In large companies, the job of ‘estimator’ is often a dedicated position, but in small firms it may be handled by the owner or manager. Regardless, estimating new work must be handled efficiently, consistently, and accurately.
Review of the scope will include doing ‘take-offs,’ developing a list of required materials to complete the work. This may be a time-consuming process if the job includes multiple pieces of new equipment and the related piping and wiring. Computerized programs are available to streamline this portion of the estimation process.
When figuring out the costs of the materials, current pricing from suppliers should be verified, as well as any projected increases in cost between the bid date and the actual purchase of the materials. Costs of shipping and delivery of the materials to the jobsite must also be included, as these may be substantial.
Labor costs can be more difficult to price than materials, so care must be taken not to overlook the costs involved with hours on the job site, travel time, lodging and meals if necessary, and overtime.
Public works projects are subject to ‘prevailing rate’ wages for mechanics and laborers. Often referred to as Davis-Bacon jobs, the Davis-Bacon Act of 1931 established the framework for labor rates on Federally funded projects. Later regulations were enacted too, requiring the contractor to ensure employees are paid accordingly. The wage rates are set based on the trade and the location of the work performed. HVACR contractors must comply with these regulations and include any additional labor costs in the estimate.
It is easy to overlook an additional cost of work on all jobs: overhead. The costs involved in operating a business – the facility, management and office staff, utilities, vehicles, insurance, employee benefits – all add up to a significant amount of cost: OVERHEAD.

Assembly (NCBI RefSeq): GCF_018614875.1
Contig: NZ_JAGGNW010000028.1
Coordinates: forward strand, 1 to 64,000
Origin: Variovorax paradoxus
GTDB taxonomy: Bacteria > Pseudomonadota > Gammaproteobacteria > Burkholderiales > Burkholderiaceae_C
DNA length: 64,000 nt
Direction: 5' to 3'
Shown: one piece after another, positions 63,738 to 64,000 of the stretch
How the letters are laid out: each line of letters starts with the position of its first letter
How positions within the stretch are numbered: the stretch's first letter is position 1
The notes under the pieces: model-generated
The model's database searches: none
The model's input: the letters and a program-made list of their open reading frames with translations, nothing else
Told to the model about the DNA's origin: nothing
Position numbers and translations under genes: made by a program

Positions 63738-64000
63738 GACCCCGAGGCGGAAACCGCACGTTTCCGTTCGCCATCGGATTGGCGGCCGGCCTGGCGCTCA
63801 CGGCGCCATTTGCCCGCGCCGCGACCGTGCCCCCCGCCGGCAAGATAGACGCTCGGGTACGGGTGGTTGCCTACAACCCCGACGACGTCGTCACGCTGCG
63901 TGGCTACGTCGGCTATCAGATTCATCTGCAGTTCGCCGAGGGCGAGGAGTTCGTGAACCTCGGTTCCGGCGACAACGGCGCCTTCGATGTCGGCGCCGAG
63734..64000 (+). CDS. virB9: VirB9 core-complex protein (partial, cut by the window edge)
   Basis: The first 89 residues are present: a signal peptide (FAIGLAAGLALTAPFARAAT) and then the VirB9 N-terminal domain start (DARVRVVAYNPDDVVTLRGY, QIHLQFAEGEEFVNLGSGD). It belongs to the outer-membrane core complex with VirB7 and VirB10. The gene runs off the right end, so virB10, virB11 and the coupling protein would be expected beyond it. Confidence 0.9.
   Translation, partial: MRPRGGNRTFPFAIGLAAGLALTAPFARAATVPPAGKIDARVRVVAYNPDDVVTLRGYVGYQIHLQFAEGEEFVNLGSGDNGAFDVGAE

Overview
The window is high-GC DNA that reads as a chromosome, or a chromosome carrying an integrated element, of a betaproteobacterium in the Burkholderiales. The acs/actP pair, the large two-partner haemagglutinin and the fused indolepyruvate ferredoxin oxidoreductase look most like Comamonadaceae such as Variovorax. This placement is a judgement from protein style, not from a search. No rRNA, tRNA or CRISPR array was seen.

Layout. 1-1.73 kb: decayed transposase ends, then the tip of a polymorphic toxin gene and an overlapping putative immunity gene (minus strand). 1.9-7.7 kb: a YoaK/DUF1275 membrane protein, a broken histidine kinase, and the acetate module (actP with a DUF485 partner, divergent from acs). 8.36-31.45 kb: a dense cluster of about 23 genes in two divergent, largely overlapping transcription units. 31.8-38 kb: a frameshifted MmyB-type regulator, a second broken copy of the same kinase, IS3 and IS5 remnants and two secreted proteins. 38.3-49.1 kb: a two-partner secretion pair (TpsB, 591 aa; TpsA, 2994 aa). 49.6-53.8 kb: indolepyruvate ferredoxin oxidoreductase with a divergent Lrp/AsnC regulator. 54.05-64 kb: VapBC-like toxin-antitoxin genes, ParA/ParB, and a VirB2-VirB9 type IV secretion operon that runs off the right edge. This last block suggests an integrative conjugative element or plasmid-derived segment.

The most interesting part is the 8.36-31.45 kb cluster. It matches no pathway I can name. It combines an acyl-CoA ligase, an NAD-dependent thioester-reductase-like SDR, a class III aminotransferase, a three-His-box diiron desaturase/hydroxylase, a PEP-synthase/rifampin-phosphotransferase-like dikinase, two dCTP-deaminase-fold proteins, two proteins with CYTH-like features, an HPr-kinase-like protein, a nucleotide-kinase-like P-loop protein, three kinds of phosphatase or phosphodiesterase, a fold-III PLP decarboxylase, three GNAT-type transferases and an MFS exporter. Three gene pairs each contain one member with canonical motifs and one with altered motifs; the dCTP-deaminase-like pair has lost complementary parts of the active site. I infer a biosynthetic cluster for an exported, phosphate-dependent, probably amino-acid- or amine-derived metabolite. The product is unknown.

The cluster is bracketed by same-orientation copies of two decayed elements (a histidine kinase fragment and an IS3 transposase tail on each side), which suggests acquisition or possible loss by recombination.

Many companies determine a set amount of overhead to add to each estimate. Usually added as a percentage of the labor and material estimate, overhead is often based on a review of the operating income and expense statement, thus determining the cost associated with running the business. This percentage is then included as a cost in each project bid.
There is an old adage that goes like this –
“Count each day as lost,
Who’s setting sun,
Finds goods sold at cost,
And business done for fun.”
True yet today, without profit there is no reason to secure new work. But the amount of profit to be added to each proposed bid is often difficult to determine.
Too little profit added may be a drain on the company’s resources, especially if unexpected (and unpaid for) expenses occur once the job is in progress.
Too much profit added will usually result in being underbid by others looking for the same work and willing to do it for less.
The profit margin for each job may differ, but a good mix of high-profit and low-profit jobs is necessary to maintain the overall profitability of the company.
Diligently selecting, estimating, and preparing for each and every quotation should help to ensure that the HVACR business is competitive and viable.